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Itch prior to period
An_248899 posted:
Went for D&C in August 2012. Since then, a few days prior to my period I would experience a burning itch at the opening of vagina. What would be the cause of this? My pap smear result is clear.
Jane Harrison Hohner, RN, RNP responded:
Dear An: A couple of POSSIBLE explanations might include:

1. Premenstrual flare of yeast infection---Many of us carry small amounts of vaginal yeast which can temporarily overgrow. This commonly occurs before menses.

2. Genital herpes--Frequently genital herpes will flare during the premenstrual time. Yet you reported only prodromal-type symptoms (eg itching, burning) never any tiny painful sore at the site.

Your best bet is to see your GYN at the time the symptoms are present (ie schedule an appointment right before your period is due). This will increase your chances of getting the most accurate diagnosis.

azifah replied to Jane Harrison Hohner, RN, RNP's response:
No painful sores. Just itching. If #1 is the case, what can I do so that the yeast infection doesn't flare up pre-mens?

Will schedule an appointment with my GYN next month.
Jane Harrison Hohner, RN, RNP replied to azifah's response:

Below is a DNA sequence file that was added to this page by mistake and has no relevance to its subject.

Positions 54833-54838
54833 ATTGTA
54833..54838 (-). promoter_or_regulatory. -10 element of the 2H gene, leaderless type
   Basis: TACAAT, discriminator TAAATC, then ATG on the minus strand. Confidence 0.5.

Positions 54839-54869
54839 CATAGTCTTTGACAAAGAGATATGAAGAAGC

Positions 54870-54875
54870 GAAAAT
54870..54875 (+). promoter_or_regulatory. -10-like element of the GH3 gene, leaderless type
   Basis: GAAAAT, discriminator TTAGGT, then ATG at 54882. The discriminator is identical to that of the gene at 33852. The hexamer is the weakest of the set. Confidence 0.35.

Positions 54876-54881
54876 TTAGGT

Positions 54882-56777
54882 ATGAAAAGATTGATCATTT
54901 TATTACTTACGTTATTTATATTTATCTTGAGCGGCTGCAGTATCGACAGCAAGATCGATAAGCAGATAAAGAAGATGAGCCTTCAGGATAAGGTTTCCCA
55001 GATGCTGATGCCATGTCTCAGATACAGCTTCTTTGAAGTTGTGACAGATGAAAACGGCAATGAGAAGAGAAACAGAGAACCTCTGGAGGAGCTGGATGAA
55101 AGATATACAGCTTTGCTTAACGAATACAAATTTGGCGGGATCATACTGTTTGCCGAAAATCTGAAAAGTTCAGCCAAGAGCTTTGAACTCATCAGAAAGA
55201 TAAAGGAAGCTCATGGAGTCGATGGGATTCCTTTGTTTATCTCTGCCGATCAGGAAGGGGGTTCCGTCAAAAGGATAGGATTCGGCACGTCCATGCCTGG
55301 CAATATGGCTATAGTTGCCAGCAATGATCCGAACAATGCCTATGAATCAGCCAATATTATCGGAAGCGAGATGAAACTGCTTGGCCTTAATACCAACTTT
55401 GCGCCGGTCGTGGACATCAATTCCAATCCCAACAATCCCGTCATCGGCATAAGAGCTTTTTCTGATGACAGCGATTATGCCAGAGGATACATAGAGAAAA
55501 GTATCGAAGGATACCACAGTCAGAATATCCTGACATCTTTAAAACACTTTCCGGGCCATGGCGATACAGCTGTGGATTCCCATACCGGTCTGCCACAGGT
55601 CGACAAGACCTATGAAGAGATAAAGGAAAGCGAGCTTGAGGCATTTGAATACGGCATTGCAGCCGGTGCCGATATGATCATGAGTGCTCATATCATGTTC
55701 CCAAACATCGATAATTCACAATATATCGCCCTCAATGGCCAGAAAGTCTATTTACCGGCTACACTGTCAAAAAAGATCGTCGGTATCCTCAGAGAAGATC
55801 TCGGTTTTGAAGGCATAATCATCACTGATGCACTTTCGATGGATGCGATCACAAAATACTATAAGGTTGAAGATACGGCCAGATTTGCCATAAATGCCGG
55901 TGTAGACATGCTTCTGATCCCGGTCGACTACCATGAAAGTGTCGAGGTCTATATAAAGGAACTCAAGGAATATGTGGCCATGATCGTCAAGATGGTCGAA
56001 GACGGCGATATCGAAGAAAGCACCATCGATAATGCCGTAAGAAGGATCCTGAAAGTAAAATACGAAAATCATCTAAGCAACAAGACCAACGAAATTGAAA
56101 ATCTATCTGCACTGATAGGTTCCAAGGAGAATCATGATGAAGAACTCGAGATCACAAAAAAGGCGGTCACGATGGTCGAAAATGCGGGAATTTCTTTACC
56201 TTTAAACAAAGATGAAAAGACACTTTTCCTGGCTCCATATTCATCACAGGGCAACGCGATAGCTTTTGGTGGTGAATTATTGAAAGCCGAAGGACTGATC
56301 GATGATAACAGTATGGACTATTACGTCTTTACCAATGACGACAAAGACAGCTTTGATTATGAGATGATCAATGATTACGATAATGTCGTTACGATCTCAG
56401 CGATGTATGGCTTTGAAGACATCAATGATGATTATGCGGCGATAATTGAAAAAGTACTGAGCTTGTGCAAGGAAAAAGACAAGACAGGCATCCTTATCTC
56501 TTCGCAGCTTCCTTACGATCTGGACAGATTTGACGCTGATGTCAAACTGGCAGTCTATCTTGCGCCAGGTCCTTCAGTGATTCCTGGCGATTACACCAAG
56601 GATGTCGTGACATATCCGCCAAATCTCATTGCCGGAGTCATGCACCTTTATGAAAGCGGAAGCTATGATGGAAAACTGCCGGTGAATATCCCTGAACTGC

Dear azifah: The most important thing is to get a definitive diagnosis. If it is confirmed to be recurrent yeast then then some additional testing can be done to see if a predisposing medical condition (eg diabetes, HIV) is the culprit.

Women with chronic yeast may be treated with a variety of options. A change of prescriptive yeast treatment may be tried. Preventative treatments may be used around the time of menses every month, including over the counter products which contain miconazole or clotrimazole. A three day regimen would be very appropriate, or even a one time dose regimen. Use of other medications which can predispose women to candida (eg steroids, chronic oral antibiotics, or even birth control pills) may need to be re-examined.

Additional lifestyle methods, which have been advocated for "yeast infection prevention," include: a diet low in refined sugars and simple carbohydrates, avoidance of tight jeans, use of cotton underwear, eating natural lactobacillus yogurt, and others. There are few, if any, good research studies which demonstrate that these methods are helpful, but some women swear by them.

If your GYN does document yeast then you can ask them for their recommendations.


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